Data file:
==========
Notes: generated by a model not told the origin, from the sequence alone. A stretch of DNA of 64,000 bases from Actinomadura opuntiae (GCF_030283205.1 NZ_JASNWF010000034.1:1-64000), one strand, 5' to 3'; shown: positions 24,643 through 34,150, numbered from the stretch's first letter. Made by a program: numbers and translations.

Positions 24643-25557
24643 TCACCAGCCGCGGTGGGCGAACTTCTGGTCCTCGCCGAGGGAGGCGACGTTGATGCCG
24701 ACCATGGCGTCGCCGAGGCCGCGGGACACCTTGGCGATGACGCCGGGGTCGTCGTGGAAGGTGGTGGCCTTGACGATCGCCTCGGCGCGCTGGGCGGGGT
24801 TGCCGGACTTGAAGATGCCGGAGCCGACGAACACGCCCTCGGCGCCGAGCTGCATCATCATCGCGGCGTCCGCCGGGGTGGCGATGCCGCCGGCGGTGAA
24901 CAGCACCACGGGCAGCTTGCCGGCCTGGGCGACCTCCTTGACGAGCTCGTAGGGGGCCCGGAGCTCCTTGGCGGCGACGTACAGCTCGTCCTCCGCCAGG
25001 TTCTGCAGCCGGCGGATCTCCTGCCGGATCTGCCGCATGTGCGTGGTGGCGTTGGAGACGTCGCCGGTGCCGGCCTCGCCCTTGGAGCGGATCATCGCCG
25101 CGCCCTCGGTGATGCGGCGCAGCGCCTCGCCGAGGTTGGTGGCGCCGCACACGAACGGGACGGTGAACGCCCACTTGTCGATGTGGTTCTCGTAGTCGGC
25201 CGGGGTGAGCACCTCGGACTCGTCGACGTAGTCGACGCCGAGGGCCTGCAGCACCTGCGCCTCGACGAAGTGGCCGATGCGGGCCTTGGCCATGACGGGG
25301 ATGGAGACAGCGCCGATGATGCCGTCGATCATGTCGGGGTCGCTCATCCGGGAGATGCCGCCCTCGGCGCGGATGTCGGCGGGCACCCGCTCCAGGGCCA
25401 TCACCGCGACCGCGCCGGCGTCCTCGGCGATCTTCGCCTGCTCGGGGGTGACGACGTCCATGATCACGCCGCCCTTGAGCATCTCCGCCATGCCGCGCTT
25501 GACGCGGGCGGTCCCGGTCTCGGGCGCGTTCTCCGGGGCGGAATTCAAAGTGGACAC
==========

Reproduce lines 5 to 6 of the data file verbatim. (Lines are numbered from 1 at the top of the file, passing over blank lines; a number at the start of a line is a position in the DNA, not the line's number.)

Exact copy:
24801 TGCCGGACTTGAAGATGCCGGAGCCGACGAACACGCCCTCGGCGCCGAGCTGCATCATCATCGCGGCGTCCGCCGGGGTGGCGATGCCGCCGGCGGTGAA
24901 CAGCACCACGGGCAGCTTGCCGGCCTGGGCGACCTCCTTGACGAGCTCGTAGGGGGCCCGGAGCTCCTTGGCGGCGACGTACAGCTCGTCCTCCGCCAGG